- Toward highly efficient in situ dry reforming of H2S contaminated methane in solid oxide fuel cells via incorporating a coke/sulfur resistant bimetallic catalyst layer
- Journal of Materials Chemistry. A
- Volume | Issue number
- 4 | 23
- Pages (from-to)
- Document type
- Faculty of Science (FNWI)
- Van 't Hoff Institute for Molecular Sciences (HIMS)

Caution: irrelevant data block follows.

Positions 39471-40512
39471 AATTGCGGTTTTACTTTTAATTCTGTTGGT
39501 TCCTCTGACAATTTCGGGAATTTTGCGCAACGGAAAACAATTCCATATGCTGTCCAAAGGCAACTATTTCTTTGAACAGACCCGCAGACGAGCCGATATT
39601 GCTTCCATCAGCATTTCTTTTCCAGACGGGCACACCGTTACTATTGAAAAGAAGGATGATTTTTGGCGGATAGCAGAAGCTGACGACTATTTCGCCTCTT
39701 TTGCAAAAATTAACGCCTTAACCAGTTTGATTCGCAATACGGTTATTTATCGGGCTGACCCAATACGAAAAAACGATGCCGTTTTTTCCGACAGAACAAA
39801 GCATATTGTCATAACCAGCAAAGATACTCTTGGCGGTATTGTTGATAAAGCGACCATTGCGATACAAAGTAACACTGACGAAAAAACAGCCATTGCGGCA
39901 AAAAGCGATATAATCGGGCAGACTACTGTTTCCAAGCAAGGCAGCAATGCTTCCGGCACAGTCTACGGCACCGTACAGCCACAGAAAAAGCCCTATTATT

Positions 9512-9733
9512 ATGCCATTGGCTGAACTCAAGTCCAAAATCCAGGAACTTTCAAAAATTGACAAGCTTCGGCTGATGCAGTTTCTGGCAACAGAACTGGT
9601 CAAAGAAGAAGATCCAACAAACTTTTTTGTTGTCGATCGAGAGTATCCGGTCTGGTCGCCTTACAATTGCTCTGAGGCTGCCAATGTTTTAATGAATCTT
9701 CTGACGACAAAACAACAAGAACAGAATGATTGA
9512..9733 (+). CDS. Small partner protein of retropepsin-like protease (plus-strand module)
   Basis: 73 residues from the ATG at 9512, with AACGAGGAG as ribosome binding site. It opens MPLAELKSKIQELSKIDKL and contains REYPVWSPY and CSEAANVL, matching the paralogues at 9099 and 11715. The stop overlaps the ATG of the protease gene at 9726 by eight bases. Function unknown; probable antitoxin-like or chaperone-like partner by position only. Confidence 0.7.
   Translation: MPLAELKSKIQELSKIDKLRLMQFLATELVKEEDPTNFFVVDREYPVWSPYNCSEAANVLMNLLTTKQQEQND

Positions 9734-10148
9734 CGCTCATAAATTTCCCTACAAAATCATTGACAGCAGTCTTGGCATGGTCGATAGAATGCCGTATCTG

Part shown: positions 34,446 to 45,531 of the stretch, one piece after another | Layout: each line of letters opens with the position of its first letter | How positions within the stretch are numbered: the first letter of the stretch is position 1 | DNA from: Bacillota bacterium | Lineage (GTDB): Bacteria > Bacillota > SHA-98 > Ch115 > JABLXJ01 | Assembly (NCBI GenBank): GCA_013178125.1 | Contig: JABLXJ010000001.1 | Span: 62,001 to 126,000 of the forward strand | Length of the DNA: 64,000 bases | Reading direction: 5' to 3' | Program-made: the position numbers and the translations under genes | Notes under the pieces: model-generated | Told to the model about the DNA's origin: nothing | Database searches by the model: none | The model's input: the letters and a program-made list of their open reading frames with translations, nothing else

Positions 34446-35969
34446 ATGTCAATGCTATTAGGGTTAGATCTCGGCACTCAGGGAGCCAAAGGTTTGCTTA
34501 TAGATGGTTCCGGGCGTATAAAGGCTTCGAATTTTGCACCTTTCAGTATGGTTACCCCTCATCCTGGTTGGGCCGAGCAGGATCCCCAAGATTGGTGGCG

The escalating global warming effects are a reason for immediate measures to reduce the level of greenhouse gases. In this context, dry reforming of methane (DRM), an old yet both scientifically and industrially important process, is making a comeback in contributing to the utilization of CO2. However, catalyst deactivation (sulfur poisoning and coke formation) and the associated high energy consumption remain technological hurdles to its practical implementation. Here we demonstrated that dry reforming of H2S-containing CH4 can be efficiently conducted in conventional solid oxide fuel cells via incorporating a coke/sulfur resistant catalyst layer. The add-on layer, composed of tailored Ce0.8Zr0.2O2 supported NiCu nanoclusters, demonstrated outstanding in situ reforming activity while possessing reasonable coke/sulfur resistance. At 800 °C and in a 50 ppm H2S containing CH4–CO2 mixture, the cell had a maximum power density of 1.05 W cm−2, a value high enough for practical application. Through H2 selective oxidation, the energy required for DRM was partially compensated for and the produced water greatly suppressed the carbon deposition. This study offers a new dimension in cogenerating CO2-derived synthesis gas and electrical power in the context of increasing interests in efficient utilization of H2S-containing CH4 and CO2.
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